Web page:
First, take off any papery or blemished outer layers, so you're left with a pearly outer layer.
Then, cut off the non-stem/root end. (Cut off the end toward the right in the picture above.)
Next, you will want to bisect the onion from end to tip, through the root section. The onion will lay nicely on your cutting board because you've made a flat bottom for it in the previous cut.Take one of the halves and slice almost all the way from root to tip again, this time making radiating cuts out from the center. Another view.Finally, rotate the onion half 90 degrees, and make small vertical slices from the tip toward the root. Stop slicing when you are somewhat near the root end, and you don't have much for your fingers to grasp. Please use caution as you are chopping, so as not to injure yourself with the knife.
As you can see, you have a beautiful finely chopped onion. If you want to be technically correct about terminology, what you see pictured above is a minced onion. A diced onion would be more medium sized cuts, and chopped onions are the largest cut at about 1/4" chunks.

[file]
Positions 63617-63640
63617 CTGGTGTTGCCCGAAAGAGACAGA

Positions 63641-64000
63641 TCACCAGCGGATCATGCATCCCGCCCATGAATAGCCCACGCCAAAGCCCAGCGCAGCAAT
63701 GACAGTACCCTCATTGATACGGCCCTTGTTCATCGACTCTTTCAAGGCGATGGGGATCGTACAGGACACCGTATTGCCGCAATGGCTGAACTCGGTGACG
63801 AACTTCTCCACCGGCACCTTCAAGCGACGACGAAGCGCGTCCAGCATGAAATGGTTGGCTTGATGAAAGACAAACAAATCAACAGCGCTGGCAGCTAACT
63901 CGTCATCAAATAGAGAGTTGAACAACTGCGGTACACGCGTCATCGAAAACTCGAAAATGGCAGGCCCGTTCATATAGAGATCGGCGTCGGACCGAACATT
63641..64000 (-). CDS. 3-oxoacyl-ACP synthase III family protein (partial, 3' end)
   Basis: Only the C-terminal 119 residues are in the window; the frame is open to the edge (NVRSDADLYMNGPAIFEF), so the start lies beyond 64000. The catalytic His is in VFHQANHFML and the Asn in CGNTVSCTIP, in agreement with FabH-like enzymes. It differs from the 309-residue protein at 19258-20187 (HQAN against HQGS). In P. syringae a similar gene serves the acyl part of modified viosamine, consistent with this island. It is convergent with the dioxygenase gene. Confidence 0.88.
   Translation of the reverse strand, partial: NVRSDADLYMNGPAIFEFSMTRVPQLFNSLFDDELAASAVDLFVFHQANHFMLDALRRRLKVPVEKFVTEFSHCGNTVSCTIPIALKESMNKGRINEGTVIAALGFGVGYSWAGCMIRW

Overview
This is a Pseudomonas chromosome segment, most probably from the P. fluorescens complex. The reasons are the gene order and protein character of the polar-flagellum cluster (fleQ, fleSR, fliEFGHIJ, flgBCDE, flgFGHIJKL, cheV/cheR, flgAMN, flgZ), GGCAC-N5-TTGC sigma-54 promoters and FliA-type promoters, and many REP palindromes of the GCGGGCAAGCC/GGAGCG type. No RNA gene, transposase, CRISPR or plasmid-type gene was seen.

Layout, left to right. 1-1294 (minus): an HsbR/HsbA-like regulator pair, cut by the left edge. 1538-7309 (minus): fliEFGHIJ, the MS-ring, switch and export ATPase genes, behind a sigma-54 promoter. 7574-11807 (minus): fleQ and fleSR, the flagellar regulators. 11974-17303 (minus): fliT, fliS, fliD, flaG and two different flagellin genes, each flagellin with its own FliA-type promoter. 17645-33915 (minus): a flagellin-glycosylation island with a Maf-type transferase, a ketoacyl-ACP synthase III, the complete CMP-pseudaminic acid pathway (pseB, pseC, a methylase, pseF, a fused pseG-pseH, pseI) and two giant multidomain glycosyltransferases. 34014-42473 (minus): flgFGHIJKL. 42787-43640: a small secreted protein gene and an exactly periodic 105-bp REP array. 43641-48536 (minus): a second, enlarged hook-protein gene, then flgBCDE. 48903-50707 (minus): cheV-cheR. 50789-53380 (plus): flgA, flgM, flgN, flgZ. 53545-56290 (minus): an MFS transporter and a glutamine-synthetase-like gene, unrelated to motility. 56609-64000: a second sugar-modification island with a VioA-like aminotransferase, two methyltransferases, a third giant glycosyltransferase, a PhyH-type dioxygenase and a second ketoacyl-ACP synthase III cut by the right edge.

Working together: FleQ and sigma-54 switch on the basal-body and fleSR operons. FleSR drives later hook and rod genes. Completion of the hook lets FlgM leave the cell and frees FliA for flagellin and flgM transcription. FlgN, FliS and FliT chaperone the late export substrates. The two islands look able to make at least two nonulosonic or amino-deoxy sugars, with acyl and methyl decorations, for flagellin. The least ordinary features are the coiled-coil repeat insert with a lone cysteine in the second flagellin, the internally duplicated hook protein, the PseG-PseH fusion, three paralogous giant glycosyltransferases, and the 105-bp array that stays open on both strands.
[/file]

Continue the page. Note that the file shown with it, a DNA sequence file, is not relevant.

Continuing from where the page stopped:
Some believe that keeping the root end of the onion mostly intact will reduce the amount of irritation to the eyes. Others say you must wear goggles. Others chew spearmint gum while chopping. Some chop their onions under running water. Other ideas: use a fan to blow the irritants away from the cutter, use a very sharp knife blade, chill onions before cutting, get some other guy to do it. Really, some people try to pawn it off on some other poor soul. Try each method, and see what works best for you.
Here are a few interesting tid-bits of onion trivia.
By the way, my model onion above was used to make black bean enchiladas tonight, somewhat as described here. ¡Buen provecho!